Ectoplasm: Myth or Reality – A Lecture on February 16

February 12th, 2010 Posted in General

As part of the Parapsychology Foundation’s Perspectives Lecture Series, Walter Meyer zu Erpen, historian, Archivist and President of the Survival Research Institute of Canada, will give a talk based upon photographs of ectoplasm taken by Dr. T. Glen Hamilton during experiments conducted in Winnipeg, Manitoba, 1918-1935. From the press release:

“In trying to decide whether ectoplasm is myth or reality he will discuss the authenticity of the T.G. Hamilton archival collection and the question of photographic fraud highlighting the integrity of the Hamilton family and other researchers.”

The lecture will be held at the New York Open Center, 22 East 30th Street, New York, NY, 10016 with doors open at 6:45 p.m., the lecture begins at 7:00. Donations in support of non profit Parapsychology Foundation at the door of $10 are welcome.

(The photograph below is not from this series, this is from my collection and originally from the Rhine Research Center archives.)

ectoplasm

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  1. 4 Responses to “Ectoplasm: Myth or Reality – A Lecture on February 16”

  2. By Greg on Feb 17, 2010

    Interestingly, I was just reading one of Christopher Isherwood’s books, My Guru and His Disciple (Isherwood was a disciple of Ramakrishna).

    He wrote, “The Atman in man is said to be covered by a number of koshas, sheaths. The outmost of these is the gross body, which is visible and tangible to other human beings at all times. Beneath this is the subtle body, not ordinarily visible to others, which vitalizes and holds together body and mind.”

    In the esoteric tradition, this subtle body (there are others) has been written about in many different ancient traditions. And it’s seen by the esoteric tradition as the vehicle responsible for ectoplasm.

    Mediums are automatically said to have a loose vehicle of vitality, and it is one of the factors that causes them to have mediumship capacity in the first place.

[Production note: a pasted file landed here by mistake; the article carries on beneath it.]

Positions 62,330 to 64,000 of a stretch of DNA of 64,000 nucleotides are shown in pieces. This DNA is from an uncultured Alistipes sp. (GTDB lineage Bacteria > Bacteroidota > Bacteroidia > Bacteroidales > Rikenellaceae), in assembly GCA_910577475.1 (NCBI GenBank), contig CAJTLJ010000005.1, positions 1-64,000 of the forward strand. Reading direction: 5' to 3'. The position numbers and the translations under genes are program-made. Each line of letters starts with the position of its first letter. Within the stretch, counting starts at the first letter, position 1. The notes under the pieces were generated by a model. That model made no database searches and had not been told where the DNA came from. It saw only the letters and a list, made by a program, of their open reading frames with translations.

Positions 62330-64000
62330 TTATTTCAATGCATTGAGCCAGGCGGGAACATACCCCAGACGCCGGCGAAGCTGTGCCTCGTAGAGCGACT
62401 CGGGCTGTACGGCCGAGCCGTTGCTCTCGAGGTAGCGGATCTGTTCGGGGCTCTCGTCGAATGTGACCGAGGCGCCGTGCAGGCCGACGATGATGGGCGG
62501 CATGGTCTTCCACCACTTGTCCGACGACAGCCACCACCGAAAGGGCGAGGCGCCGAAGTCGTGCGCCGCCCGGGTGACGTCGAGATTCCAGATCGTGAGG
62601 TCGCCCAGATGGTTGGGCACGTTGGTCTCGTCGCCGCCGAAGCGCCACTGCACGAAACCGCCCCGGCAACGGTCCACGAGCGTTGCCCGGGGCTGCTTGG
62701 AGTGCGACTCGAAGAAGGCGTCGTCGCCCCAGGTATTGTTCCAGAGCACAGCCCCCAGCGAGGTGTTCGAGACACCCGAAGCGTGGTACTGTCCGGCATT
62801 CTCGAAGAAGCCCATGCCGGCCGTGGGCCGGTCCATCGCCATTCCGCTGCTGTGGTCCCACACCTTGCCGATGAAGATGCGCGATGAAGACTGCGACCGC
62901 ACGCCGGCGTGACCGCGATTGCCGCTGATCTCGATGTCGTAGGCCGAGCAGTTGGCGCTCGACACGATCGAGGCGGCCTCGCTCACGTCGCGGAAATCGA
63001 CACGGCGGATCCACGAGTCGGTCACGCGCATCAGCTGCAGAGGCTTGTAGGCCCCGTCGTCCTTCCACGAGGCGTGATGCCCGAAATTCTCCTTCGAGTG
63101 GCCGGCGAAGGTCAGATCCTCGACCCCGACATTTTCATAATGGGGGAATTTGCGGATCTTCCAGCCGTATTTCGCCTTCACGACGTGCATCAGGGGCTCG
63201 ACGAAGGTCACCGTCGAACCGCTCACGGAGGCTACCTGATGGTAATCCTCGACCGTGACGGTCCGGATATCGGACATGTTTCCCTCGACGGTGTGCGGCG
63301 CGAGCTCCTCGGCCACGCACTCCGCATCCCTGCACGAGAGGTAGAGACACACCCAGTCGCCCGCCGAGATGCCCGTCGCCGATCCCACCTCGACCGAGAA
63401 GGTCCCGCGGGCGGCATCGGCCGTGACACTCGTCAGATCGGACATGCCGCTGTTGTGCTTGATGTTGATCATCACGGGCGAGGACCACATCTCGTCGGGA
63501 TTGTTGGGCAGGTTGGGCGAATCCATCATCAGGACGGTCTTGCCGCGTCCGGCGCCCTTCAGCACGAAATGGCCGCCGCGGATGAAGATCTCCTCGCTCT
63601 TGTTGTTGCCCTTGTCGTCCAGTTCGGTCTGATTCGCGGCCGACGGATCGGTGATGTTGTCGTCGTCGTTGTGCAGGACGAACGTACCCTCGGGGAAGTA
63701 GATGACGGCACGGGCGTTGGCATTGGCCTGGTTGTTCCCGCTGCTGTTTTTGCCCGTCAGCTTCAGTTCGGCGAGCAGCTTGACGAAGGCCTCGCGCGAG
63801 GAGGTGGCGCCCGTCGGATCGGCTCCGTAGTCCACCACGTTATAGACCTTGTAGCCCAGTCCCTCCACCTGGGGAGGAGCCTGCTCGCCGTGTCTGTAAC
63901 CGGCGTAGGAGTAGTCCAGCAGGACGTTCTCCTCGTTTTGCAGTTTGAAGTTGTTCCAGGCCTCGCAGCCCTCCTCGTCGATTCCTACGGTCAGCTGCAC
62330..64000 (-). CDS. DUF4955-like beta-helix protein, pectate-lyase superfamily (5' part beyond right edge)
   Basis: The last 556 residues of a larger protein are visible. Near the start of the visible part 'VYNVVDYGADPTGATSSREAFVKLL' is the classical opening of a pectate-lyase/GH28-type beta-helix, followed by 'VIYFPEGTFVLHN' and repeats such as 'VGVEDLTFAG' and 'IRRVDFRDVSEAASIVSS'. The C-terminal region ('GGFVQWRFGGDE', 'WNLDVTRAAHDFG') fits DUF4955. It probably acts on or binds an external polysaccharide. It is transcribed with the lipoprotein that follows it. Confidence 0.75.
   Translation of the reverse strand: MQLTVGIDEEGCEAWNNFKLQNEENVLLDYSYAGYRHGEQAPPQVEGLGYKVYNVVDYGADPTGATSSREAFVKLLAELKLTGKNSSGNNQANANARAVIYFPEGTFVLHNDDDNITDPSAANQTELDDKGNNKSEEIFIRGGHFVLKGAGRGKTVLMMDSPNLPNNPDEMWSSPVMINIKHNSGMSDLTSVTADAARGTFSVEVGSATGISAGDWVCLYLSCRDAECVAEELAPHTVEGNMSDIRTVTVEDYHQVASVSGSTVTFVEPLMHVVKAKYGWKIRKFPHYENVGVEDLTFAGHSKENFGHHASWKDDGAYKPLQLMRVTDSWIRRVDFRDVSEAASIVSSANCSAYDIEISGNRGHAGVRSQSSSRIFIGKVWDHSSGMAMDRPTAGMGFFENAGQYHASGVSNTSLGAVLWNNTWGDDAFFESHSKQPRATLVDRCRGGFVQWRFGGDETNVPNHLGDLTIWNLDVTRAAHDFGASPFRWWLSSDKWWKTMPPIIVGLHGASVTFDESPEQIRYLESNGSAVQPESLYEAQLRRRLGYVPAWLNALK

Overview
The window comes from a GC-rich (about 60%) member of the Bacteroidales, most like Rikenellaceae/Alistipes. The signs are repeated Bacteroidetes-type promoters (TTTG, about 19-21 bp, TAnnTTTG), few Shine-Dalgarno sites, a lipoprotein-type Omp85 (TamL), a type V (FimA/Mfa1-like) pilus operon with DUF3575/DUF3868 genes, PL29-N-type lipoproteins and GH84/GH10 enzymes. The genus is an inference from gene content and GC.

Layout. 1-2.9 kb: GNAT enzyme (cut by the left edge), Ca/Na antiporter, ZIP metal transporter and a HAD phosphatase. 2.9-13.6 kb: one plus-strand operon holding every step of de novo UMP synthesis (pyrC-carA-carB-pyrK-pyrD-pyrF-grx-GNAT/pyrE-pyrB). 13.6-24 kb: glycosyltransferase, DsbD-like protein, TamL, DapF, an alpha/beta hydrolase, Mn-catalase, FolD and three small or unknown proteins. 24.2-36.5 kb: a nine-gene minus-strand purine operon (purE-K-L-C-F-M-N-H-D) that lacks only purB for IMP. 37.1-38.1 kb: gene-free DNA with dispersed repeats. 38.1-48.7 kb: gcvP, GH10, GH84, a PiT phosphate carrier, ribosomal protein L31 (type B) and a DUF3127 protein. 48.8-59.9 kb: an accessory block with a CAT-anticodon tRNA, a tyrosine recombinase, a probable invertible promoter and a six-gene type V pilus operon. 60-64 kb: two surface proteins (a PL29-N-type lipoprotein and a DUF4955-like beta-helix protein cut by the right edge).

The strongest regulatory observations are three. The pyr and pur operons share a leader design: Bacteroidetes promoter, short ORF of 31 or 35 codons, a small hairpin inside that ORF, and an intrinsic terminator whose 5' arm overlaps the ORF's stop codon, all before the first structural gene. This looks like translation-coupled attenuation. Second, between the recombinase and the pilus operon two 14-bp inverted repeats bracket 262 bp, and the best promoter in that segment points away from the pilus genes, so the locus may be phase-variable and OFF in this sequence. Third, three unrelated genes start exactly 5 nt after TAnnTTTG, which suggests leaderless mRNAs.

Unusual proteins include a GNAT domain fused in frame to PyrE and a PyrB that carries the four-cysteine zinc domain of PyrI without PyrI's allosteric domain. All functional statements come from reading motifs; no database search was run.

It is said that a portion of this vehicle of vitality emanates from the medium’s physical body an has the ability to clothe a visiting spirit with this gossamer form.

    This is also seen to be the case with these old sorcerers in the village churchyard summoning a spirit to visible appearance. Once again the vehicle of vitality, or etheric double, or Nepesh, was said to seep out of the sorcerer’s body and temporarily clothe the spirit for the purposes of visibility.

    It is hard to sort out the particulars about ectoplasm, except to say that there is probably some validity to the esoteric theory as long as the theory is not stretched too far.

    Of course it is regrettably also true that many fraudulent mediums faked this material with chiffon in a darkened room frequented by gullible or bereaved sitters. However, my experience suggests to me that usually there is a percentage of real truth to many spiritualists’ claims, despite the admission of a lot of fraud.

    Some people say that it gives off the scent of ozone.

  3. By Stacy Horn on Feb 18, 2010

    Yeah, of all things I learned about I had the most trouble with ectoplasm. It just seemed so … hokey. I’m sorry! If it exists there must be a way to get a sample and study it. Does anyone still say they can produce it?

  4. By Greg on Feb 18, 2010

    That’s sort of the point, Stacy.

    If the esoteric tradition is correct, the ectoplasm is actually a malleable part of the medium’s etheric double. They claim that all the energy derived from food ultimately goes into the etheric double, and energy emanating from spiritual sources also goes into the etheric double.

    They assert that the etheric double is actually the real physical body and has a potential of lasting somethin like 130 years.

    So although part of this flexible and malleable body can emanate from the medium to temporarily throw a sheet of ectoplasm over the spirit, it must return to the formal body of the etheric double after the manifestation is completed.

    So I don’t know if it would be possible to grab some, because it might be like chopping off a piece of plastic man’s index finger or something.

  5. By Stacy Horn on Feb 19, 2010

    ACK!!

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